<– Part 205 – June 23, 1918 | Part 206 – June 30, 1918 | Part 207 – July 7, 1918

On June 26, the US Marines at Belleau Woods finally captured the woods after six attacks, and in turn fought off 5 divisions of German counter-attackers, often reduced to bayonets and hand-to-hand fighting. The Marine commander’s report of the victory said simply, “Woods now U.S. Marine Corps entirely.” The Marines suffered 9,800 casualties, including 1,800 killed; German losses are unknown other than 1,600 prisoners. They have received high praise from the other Allied powers, including receiving the French Croix de guerre and praise from the Germans for their “vigorous, confident, skilled marksmen.”

In Persia, Armenian forces have attacked several Ottoman-held cities, but have been repulsed at each attempt.

<– Part 204 – June 16, 1918 | Part 205 – June 23, 1918 | Part 206 – June 30, 1918

Italian forces after the battle

At the Piave, Italian forces counter-attacked the weakened Austro-Hungarian flanks on June 19, further crushing the lines in that area. Westward, Austro-Hungarian forces continue assaulting the Italian lines, despite suffering heavy casualties ever time. On June 20, Emperor Karl, who had taken personal command of the forces, ordered their retreat; by the 23, the Italians had retaken all territory south of the river. Despite encouragement by the other Allied powers to press the advantage, the Italian general recognized that his strength on defense would become a weakness on the attack, as the Austro-Hungarian failure had shown.

In the Caucasus, the German Expedition continues advancing with the Turks’ Islamic Army of the Caucasus towards northwestern Persia.


<– Part 203 – June 9, 1918 | Part 204 – June 16, 1918 | Part 205 – June 23, 1918

Italian machine gun position near Cand, awaiting the expected Austro-Hungarian attack.

The morning of June 10 saw the US Marines at Belleau Wood advance north into the forest, facing intense opposition, while another battalion attack from the west the early morning of June 11. This battalion, advancing along the wrong axis, was caught in interlocking machine gun fire, but was able to roll the Germans’ southern trench. One German private, seeing three-quarters of his company wiped out, remarked, “We have Americans opposite us who are terribly reckless fellows.” The Americans have resorted to much hand-to-hand and bayonet combat.

At Matz, on June 11, the German Spring Offensive’s latest thrust was crushed by a sudden French counter-attack, catching them by surprise (as it had no preceding artillery bombardment). The German attack was called off the following day, despite advancing 10 miles along a 23-mile front. The Allies suffered 35,000 casualties to the Germans’ 35,000.

Another Czech government in Russia was formed on June 13, the Provisional Siberian Government, at Omsk.

In Italy, the past few months have seen innovations on both sides, and the Austro-Hungarians prepared to launch an attack across the entire front at the Piave River on June 15. However, the Italians, having learned the exact time of the Austrian attack, launched a huge artillery bombardment on the packed enemy trenches 30 minutes before the jumping off. Despite, this, Austrian forces on the Adriatic coast crossed the Piave and secured a bridgehead 5 miles deep and 15 miles wide, before being pushed back towards the river. Subsequent Italian artillery destroyed the bridges on Piave, leaving the Austrians isolated. This, coupled with the easy targets for Italian riflemen, led the Austrians to attempt to flee back across the river – a river so swollen with flooding that an estimated 20,000 Austro-Hungarians drowned attempting to swim back. Just west of this, Austrian forces towards Vicenza made some advances, but also were halted by Italian resistance, losing 40,000 in that sector. The Austrian attack seems doomed to fail.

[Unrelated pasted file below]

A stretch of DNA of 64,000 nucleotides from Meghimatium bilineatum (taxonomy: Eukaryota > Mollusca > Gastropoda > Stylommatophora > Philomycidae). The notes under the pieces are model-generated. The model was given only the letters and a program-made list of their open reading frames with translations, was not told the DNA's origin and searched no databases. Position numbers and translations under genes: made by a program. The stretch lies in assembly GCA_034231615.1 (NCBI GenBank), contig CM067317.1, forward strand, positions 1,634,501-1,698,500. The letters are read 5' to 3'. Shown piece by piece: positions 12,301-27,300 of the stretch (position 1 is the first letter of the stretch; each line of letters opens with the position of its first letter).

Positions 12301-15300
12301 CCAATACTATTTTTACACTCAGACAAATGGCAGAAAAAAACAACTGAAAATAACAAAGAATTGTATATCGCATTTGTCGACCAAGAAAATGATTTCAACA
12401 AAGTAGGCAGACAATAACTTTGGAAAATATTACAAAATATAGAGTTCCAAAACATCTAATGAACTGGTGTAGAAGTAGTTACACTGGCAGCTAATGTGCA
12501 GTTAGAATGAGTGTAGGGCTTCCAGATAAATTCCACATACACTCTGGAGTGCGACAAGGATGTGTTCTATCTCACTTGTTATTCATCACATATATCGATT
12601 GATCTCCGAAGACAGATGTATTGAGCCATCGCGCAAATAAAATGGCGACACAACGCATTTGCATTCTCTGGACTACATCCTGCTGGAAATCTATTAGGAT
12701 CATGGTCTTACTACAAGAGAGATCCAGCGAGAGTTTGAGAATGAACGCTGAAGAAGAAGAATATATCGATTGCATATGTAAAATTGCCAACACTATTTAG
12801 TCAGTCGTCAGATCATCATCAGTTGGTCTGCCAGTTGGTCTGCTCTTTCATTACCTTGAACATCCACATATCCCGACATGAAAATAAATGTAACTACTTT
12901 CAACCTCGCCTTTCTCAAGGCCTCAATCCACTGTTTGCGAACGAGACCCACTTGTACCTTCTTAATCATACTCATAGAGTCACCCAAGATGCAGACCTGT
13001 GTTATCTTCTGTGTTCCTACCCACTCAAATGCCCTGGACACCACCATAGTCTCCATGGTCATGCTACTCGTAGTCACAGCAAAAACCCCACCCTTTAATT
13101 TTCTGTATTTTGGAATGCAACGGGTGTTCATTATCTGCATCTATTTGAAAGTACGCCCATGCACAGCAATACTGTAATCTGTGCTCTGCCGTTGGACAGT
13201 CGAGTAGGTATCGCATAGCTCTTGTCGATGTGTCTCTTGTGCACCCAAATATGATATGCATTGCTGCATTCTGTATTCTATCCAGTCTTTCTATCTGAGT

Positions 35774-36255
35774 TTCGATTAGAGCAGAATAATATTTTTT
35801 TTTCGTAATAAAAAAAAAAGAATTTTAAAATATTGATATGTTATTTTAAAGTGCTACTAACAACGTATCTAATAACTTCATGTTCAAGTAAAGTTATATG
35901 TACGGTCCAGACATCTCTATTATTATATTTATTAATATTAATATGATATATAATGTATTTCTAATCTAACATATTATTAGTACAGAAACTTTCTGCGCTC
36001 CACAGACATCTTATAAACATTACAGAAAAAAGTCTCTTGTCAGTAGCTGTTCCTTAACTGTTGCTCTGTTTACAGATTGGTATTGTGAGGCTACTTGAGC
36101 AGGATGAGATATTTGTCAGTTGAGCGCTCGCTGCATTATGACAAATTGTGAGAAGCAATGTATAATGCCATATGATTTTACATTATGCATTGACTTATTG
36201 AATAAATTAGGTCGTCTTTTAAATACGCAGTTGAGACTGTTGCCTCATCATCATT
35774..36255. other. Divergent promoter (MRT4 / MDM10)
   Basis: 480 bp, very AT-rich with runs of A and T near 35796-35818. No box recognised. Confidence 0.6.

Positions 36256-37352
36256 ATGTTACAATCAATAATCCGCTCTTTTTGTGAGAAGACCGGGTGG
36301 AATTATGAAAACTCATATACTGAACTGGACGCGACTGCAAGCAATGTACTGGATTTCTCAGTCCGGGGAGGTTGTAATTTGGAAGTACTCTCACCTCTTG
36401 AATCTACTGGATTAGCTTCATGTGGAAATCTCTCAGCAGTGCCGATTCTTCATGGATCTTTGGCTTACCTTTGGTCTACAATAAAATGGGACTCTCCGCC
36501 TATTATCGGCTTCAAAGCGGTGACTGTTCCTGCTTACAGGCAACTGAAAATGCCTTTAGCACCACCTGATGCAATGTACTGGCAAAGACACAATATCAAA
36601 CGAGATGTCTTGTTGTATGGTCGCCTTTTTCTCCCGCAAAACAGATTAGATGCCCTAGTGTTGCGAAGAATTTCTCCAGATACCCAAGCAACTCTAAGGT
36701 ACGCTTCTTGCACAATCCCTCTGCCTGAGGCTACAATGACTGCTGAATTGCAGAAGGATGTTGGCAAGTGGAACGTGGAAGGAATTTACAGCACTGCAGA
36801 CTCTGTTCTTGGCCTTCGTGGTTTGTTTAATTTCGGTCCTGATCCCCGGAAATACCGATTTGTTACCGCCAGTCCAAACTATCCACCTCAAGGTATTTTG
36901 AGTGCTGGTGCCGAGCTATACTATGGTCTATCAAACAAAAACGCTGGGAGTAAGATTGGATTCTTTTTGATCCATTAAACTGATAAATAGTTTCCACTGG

The German Caucasus Expedition arrived at Tiflis, Georgia, June 10, holding a military parade, and rallying recently-released German prisoners from Russia, with colonists who had settled the area in the mid-19th century. The Turks responsed with an attack on Vorontsovka, with the Germans threatening a complete withdrawal of their forces from the empire. The Ottoman force in Persia defeated Armenian resistance near Dilman June 15, though the overall Turkish thrust must now shift from north to northeast.

<– Part 202 – June 2, 1918 | Part 203 – June 9, 1918 | Part 204 – June 16, 1918

Belleau Wood, June 6

Ernest A. Janson

A US tanker, the Herbert L. Pratt, was damaged by a mine laid by U-151, on June 3.

With the Ottoman forces still within striking range of their capital, the Treaty of Batum was signed June 4 between the Turks and the First Republic of Armenia, Azerbaijan Democratic Republic, and the Democratic Republic of Georgia. The Ottomans received several areas of free passage, allowing railroads to be built between strategic areas. Germany, meanwhile, has dispatched an Expedition to the Caucasus to secure oil wells from falling into the hands of either Russia or the Turks.

Germans forces were within 35 miles of Paris on June 3, but fatigue, lack of reinforcements, and supply issues forced them to halt their advance June 6, having suffered 130,000 casualties to the Allies’ 127,000. On June 9, yet another massive offensive, “Gneisenau,” was launched at Matz, but the Allies were ready, having learned of it from German prisoners. The Germans, nonetheless, show signs of rapid advancement in the south.